What is Wolfram Syndrome?


Note: This article is part of our library of resources for Forms of Diabetes.

What is Wolfram Syndrome?

Wolfram Syndrome, also called DIDMOAD (diabetes insipidus, diabetes mellitus, optic atrophy and deafness), is a rare genetic disorder that causes type 1 diabetes and other serious conditions from excessively high blood sugars. It usually occurs in children by the age of 6 and type 1 diabetes is the first symptom. Due to the ensuing complications, life expectancy is around 30 years.

What are symptoms of Wolfram Syndrome?

  • Type 1 diabetes
  • Optic atrophy (blindness caused from nerve damage between the eyes and brain)
  • Deafness (due to changes in the inner ear)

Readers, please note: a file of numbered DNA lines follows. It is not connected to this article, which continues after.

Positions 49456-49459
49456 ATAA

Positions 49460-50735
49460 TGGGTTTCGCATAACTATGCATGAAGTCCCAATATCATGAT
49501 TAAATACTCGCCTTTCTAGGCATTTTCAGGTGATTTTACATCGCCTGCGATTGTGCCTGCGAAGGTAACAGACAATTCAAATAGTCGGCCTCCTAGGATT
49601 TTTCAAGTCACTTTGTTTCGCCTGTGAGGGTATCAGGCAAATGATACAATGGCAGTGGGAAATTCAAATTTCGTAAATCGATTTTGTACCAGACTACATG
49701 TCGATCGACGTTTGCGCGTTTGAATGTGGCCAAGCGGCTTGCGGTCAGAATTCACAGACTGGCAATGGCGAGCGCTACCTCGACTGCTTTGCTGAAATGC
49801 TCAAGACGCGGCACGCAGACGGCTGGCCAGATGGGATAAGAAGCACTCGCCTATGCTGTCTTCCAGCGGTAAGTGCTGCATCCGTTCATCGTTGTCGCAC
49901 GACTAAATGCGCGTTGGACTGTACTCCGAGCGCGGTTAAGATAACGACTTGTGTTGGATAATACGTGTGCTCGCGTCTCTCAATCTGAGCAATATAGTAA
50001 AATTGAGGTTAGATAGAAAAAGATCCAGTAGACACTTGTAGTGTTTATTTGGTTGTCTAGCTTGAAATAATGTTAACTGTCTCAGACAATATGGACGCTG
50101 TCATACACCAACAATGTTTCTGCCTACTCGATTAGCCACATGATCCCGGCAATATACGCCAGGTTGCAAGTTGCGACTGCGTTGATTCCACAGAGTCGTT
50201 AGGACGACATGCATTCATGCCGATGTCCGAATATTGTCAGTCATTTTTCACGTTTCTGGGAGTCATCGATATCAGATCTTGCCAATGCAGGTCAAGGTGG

• Urinary track problems
  • A large bladder that cannot empty normally
  • Disrupted urination
  • Psychosis
  • Severe depression

What is Wolfram Syndrome Type 2?

Wolfram syndrome type 2 has similar symptoms of Wolfram Syndrome type 1 but additionally is accompanied by stomach or intestinal ulcers and heavy bleeding after an injury in the gastrointestinal system. People with Wolfram Syndrome type 2 do not develop diabetes insipidus (NIH).

Read Audrey’s story and her journey with Wolfram Syndrome.

WRITTEN BY BT1 Editorial Team, POSTED 11/18/16, UPDATED 12/26/22

This piece was authored collaboratively by the Beyond Type 1 Editorial Team.